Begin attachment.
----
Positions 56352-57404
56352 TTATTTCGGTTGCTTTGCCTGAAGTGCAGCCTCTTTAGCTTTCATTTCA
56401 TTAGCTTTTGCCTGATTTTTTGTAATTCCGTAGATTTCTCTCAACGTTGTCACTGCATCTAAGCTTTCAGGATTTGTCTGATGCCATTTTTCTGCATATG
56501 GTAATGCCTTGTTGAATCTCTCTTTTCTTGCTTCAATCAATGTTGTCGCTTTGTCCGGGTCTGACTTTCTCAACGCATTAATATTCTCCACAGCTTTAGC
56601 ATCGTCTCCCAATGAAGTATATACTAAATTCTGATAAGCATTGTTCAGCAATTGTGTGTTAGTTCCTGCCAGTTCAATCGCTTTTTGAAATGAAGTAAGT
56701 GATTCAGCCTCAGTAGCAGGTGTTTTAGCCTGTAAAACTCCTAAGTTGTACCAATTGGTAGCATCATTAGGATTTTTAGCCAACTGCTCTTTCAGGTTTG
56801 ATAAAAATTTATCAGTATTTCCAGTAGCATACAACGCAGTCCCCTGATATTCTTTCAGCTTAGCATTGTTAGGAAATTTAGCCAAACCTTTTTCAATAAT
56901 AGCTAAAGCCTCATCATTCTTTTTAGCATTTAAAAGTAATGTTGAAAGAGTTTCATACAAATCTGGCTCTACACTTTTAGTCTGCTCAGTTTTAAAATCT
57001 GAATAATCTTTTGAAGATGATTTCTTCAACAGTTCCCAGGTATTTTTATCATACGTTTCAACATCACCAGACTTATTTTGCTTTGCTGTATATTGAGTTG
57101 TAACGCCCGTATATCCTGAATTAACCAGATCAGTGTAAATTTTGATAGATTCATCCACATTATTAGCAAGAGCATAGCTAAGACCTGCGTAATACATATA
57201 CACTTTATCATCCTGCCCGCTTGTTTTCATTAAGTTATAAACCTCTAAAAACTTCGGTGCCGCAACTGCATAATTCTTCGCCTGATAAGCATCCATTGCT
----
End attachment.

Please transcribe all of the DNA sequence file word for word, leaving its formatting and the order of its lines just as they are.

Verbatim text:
Positions 56352-57404
56352 TTATTTCGGTTGCTTTGCCTGAAGTGCAGCCTCTTTAGCTTTCATTTCA
56401 TTAGCTTTTGCCTGATTTTTTGTAATTCCGTAGATTTCTCTCAACGTTGTCACTGCATCTAAGCTTTCAGGATTTGTCTGATGCCATTTTTCTGCATATG
56501 GTAATGCCTTGTTGAATCTCTCTTTTCTTGCTTCAATCAATGTTGTCGCTTTGTCCGGGTCTGACTTTCTCAACGCATTAATATTCTCCACAGCTTTAGC
56601 ATCGTCTCCCAATGAAGTATATACTAAATTCTGATAAGCATTGTTCAGCAATTGTGTGTTAGTTCCTGCCAGTTCAATCGCTTTTTGAAATGAAGTAAGT
56701 GATTCAGCCTCAGTAGCAGGTGTTTTAGCCTGTAAAACTCCTAAGTTGTACCAATTGGTAGCATCATTAGGATTTTTAGCCAACTGCTCTTTCAGGTTTG
56801 ATAAAAATTTATCAGTATTTCCAGTAGCATACAACGCAGTCCCCTGATATTCTTTCAGCTTAGCATTGTTAGGAAATTTAGCCAAACCTTTTTCAATAAT
56901 AGCTAAAGCCTCATCATTCTTTTTAGCATTTAAAAGTAATGTTGAAAGAGTTTCATACAAATCTGGCTCTACACTTTTAGTCTGCTCAGTTTTAAAATCT
57001 GAATAATCTTTTGAAGATGATTTCTTCAACAGTTCCCAGGTATTTTTATCATACGTTTCAACATCACCAGACTTATTTTGCTTTGCTGTATATTGAGTTG
57101 TAACGCCCGTATATCCTGAATTAACCAGATCAGTGTAAATTTTGATAGATTCATCCACATTATTAGCAAGAGCATAGCTAAGACCTGCGTAATACATATA
57201 CACTTTATCATCCTGCCCGCTTGTTTTCATTAAGTTATAAACCTCTAAAAACTTCGGTGCCGCAACTGCATAATTCTTCGCCTGATAAGCATCCATTGCT